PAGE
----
Dallas — It’s fairly easy to envision a Trump/Lear sendup. For all his shortcomings, Trump is a parodist’s dream-come-true, and Lear being a mad king with precocious children makes for easy parallels.
But whatever you might imagine, hometown-boy-made-good David Carl’s Trump Lear is not it. For one thing, it’s a one-man show, with most of the characters played by deliberately crude puppets of celebrities and politicians (my favorite was Beavis and Butt-head as Regan and Goneril).
For another, Carl’s character is putting the show on not by choice, but under the threat by the unseen voice of a Professor Oz-like Trump, who vows to kill Carl if he comes away from it liking neither the play nor Carl.
If you’re expecting laughs—and why wouldn’t you?—you’ll get them in abundance. Oz-Trump constantly interrupts Carl’s character throughout the performance to give criticism, pointers, or just wax about his greatness. Trump may not be the hardest figure to satirize, but give credit to Carl and his co-writer, Michole Biancosino, for nailing it nonetheless. Carl’s impressions, as well as many others he does throughout the show are nuanced and flawless.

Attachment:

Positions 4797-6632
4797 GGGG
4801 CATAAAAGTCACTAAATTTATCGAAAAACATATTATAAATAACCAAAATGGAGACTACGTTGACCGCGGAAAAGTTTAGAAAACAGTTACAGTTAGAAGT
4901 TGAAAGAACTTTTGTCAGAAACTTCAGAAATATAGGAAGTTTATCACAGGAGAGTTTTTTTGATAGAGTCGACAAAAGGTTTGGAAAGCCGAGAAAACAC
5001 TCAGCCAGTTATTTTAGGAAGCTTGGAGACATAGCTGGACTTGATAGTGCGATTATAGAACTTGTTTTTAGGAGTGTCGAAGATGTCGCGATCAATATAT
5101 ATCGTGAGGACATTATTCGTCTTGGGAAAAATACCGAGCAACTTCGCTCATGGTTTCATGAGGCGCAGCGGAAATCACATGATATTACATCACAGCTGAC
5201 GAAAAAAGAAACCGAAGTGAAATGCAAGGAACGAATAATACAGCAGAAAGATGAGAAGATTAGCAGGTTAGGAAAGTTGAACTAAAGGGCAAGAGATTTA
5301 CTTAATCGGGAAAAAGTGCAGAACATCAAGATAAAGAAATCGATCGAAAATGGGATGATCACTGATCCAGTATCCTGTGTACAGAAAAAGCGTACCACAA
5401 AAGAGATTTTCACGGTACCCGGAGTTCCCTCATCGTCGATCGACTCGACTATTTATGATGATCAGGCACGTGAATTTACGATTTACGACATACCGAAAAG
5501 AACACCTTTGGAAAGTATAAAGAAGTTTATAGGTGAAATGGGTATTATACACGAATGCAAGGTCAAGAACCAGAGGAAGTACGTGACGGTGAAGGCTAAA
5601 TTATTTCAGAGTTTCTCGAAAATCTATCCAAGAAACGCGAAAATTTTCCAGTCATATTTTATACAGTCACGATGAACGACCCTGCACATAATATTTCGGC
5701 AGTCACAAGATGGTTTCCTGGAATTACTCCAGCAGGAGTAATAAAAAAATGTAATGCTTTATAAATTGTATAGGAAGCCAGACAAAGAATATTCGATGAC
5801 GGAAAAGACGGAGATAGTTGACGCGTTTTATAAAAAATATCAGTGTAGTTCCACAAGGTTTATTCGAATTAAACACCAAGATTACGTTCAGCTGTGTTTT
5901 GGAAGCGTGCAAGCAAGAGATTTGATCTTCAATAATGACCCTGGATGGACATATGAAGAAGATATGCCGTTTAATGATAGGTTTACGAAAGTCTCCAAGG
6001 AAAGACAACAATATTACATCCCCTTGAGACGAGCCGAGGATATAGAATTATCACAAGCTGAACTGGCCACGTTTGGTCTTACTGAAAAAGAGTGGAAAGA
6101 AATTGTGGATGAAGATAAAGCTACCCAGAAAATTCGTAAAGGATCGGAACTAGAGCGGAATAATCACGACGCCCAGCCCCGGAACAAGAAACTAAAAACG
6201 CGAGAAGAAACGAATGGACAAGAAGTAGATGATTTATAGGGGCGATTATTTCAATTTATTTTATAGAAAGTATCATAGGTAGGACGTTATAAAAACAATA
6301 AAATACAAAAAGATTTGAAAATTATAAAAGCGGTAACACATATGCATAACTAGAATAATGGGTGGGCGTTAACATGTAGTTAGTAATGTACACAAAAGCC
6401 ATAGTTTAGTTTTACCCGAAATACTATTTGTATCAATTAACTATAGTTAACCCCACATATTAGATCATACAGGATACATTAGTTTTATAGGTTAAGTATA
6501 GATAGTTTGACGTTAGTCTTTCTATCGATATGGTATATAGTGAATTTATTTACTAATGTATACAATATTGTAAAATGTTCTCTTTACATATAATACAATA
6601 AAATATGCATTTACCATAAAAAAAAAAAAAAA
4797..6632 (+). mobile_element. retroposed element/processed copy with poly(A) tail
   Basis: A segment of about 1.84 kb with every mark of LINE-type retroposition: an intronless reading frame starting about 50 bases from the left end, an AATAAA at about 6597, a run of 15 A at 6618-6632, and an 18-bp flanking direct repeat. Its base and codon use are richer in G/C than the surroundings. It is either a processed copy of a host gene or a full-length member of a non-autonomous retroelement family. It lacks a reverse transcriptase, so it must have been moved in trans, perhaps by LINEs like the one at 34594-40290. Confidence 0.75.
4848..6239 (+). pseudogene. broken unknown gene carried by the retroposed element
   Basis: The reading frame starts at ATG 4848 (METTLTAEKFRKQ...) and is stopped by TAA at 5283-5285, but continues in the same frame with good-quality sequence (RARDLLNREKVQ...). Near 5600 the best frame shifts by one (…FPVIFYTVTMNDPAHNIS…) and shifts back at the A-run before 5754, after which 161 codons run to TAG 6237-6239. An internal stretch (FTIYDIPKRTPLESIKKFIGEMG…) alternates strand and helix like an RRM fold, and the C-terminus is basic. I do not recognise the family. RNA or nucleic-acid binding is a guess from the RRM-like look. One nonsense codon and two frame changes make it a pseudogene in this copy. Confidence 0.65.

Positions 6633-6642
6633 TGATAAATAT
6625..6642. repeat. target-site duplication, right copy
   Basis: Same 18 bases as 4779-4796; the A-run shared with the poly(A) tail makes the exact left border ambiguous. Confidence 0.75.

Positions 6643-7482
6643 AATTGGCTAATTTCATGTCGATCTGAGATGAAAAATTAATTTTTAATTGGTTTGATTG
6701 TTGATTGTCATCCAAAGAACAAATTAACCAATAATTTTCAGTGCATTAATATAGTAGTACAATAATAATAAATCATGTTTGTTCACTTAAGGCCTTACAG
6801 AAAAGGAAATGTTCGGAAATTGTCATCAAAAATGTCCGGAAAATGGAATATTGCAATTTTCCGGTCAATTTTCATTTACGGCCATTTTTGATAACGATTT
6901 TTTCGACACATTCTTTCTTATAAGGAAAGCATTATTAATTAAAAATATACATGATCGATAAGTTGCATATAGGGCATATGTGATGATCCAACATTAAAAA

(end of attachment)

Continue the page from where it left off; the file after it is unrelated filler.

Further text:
Carl and Biancosino have something far more ambitious in mind, however, than just cheap laughs. rump Lear goes in a surprisingly poignant direction, culminating in Carl’s character ferociously giving Trump what-for in a manner some of us do in our dreams.
In the end, Carl and Biancosino’s treatment has keen insight into Trump, Lear, humanity, and Carl himself. It is smart. It is funny. It is compelling.
It is not perfect. A dining scene in the middle seemed disconnected from the rest of the play, or at least, the connection went over my head. Carl’s self-referencing seems a little heavy-handed sometimes, even if that’s by design. Exhibit A: his character’s name is “Carl David.”
But if Carl won’t win any awards for his humility—and he won’t—Trump Lear shows us that he can be bigly proud.